A chance meeting with Star-Filmmaker Dev Anand in 1969 got Amit Khanna involved in films while he was still in college. “Dev Saab must have seen some spark in me. He asked me to manage Nav Ketan’s work in Delhi, which incidentally involved liaison with Government and as well as getting involved with his distribution in Delhi,” he recalls.
His interests in college included theatre, journalism, advertising, radio and TV, which stood him in good stead. He even wrote the dialogues for a couple of scenes in Dev Anand’s Hare Rama Hare Krishna. So when Amit Khanna passed out of the college in 1971, Dev Saab asked him to come to Mumbai and work with him. However, it wasn’t easy for him to take the decision, as “my parents were against my joining films,” he admits. “We had no background. Mostly in my family there were professionals, engineers, doctors and even civil servants. Nobody was in films. They were scared that I have no contacts. Moreover, nobody from St Stephens College preferred to join films at that time,” he adds. But given his fascination for films, the family allowed him to join Dev Saab.
It was a big break for him. “Nobody gets a chance where the top production house or top a star asks some boy from college that you please come and work with me and I am sending your ticket. I flew down to Bombay and on day one went straight to the studio from the airport. There was a car waiting for me there,” Amit Khanna says. Eventually, he got involved in every aspect of filmmaking. “Since I had been writing poetry (in Hindi and English), I ventured into lyrics writing and script writing.”
Talking about his schedule, he says that he was working 18 hours a day seven days a week doing different things. “My age and my educational background aroused a lot of curiosity among film industry and media at the time. Even singers like Lata Ji, Kishore Da, Rafi Saab, Asha Ji and others and other film stalwarts found me a strange mix of a creative person and a business head.”
In 1976, Amit Khanna turned Producer, and this got him involved in the Film Producers Guild which at that time had only 35 members including veterans like V Shantaram, BR Chopra, and Raj Kapoor, among others. “They told me that you argue a lot but we still need you,” says Amit Khanna. He was the youngest member of the Guild and became its treasurer in 1976 and later its VP and then President. “Since I was articulate, I was a natural choice to be part of all film delegations meeting the Government,” he adds. Over the period, he also developed a strong network with bureaucrats, new parallel cinema directors, and the film festival circuit. He also developed friendships in advertising and corporate circles with almost all the leaders in these fields, and began writing on Industry affairs in various national publications. “During the emergency and post emergency I became the spokesperson of the industry on everything. Officially they would ask me to speak on almost every issue,” he says. He single-handedly pioneered the fight for industry status for films. “I was the first person who arranged the meeting between industry and FICCI.” He also chaired FICCI’s Entertainment and Convergence Committee and was Chairman of CII’s National Committee on M&E.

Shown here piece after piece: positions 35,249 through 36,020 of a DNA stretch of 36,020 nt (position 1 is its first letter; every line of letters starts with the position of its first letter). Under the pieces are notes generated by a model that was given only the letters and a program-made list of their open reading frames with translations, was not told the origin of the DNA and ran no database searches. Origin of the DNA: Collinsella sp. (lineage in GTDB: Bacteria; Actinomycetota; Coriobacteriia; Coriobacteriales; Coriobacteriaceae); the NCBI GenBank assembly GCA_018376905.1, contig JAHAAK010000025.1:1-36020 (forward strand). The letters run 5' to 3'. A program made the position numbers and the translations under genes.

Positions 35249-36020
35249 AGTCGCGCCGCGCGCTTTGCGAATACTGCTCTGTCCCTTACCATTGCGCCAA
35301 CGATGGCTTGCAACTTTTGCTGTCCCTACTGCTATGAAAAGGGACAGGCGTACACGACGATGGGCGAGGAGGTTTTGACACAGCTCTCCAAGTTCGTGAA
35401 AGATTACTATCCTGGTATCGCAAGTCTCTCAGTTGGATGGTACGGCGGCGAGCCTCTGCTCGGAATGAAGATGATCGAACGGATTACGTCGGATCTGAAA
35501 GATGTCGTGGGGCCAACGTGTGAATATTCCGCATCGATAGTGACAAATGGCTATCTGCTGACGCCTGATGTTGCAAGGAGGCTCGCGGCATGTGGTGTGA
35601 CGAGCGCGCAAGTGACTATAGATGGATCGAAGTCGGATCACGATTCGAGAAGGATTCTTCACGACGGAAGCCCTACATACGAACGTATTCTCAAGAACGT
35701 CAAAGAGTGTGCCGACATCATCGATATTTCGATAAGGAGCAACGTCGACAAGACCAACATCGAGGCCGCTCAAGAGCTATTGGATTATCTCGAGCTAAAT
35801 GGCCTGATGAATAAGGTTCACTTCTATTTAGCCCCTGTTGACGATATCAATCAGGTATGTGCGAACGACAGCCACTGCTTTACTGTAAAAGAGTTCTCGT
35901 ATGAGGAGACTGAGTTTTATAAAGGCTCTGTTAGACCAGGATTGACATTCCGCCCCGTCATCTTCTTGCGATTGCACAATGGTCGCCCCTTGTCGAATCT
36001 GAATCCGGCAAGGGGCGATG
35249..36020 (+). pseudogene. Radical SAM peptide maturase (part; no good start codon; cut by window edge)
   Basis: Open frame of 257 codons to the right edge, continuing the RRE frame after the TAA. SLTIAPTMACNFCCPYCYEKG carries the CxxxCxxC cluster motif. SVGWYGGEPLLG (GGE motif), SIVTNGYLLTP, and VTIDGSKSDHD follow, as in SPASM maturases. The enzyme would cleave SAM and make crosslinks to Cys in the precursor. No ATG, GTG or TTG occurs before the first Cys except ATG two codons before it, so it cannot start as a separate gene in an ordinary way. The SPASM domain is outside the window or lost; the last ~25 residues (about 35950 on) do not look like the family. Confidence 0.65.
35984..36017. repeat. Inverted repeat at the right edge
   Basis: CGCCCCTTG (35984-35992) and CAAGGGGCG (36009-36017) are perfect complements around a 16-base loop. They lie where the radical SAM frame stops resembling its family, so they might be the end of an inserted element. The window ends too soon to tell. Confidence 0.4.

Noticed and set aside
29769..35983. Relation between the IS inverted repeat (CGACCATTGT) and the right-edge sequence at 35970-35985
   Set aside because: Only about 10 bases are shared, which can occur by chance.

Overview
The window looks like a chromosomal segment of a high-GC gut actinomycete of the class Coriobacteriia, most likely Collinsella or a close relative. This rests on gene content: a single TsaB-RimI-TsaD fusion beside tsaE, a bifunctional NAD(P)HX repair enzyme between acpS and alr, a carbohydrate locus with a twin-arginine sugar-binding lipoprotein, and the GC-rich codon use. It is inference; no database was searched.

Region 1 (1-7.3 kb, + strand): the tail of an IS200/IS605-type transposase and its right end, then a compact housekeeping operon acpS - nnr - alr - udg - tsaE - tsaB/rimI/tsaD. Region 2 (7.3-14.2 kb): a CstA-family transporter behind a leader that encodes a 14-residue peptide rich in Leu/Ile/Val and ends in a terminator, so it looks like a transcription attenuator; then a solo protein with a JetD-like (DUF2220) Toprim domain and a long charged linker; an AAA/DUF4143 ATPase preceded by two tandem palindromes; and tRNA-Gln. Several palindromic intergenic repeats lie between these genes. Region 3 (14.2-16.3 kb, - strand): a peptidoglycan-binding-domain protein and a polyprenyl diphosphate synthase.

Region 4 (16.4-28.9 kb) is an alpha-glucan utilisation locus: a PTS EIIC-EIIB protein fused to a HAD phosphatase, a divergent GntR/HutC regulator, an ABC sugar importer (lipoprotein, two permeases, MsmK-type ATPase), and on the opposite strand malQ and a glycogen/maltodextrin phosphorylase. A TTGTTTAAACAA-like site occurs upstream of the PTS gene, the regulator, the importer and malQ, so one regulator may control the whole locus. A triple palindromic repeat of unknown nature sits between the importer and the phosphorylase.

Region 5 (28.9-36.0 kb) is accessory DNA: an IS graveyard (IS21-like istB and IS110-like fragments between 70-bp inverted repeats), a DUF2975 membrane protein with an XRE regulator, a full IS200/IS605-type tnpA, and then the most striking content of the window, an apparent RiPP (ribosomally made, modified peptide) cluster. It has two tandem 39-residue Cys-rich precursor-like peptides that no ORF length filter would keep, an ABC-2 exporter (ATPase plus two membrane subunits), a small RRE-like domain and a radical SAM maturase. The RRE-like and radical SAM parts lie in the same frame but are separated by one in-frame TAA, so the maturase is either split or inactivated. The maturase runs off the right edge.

“I was the first person to take the Indian delegation to Cannes. I had to persuade people like Yash Chopra, Subhash Ghai. This is when Devdas was released in 2001. We took a big delegation to Cannes,” Amit Khanna recalls.
Amit Khanna does not mince his words when he speaks about harnessing India’s soft power through the M&E sector. “Let’s not forget, the global Media & Entertainment is a USD 2 trillion Industry while in India we are struggling to reach even USD 30 billion! The G20 countries have a Media & Entertainment sector averaging 3-5 % of GDP while India is at 1%. So much for the soft power and knowledge economy,” he says.
For him it’s time for the government and the industry to get the focus right. “Why are you obsessed with getting foreign guys to come and shoot in India. For that you don’t need a film festival. You need to go to individual countries and market your films. He wants Indian film stars to do more when it comes to showcasing Indian M&E sectors’ soft power. “All the Indian stars with one exception of Amir Khan, who decided that China was a big market and he has nursed that market, other Indian big stars are happy going and getting mobbed by South Asian audience. If you see the audience profiles when Shah Rukh did the David Lettermen show, there were all south Asians sitting there. I would have been happy if he had smattering of 100 people. Indian stars have been honoured in various universities. There are books being written about them. People have done PhDs on Indian cinema, Indian television and Indian stars, but they are all catering to the minority South Asian segment,” he observes.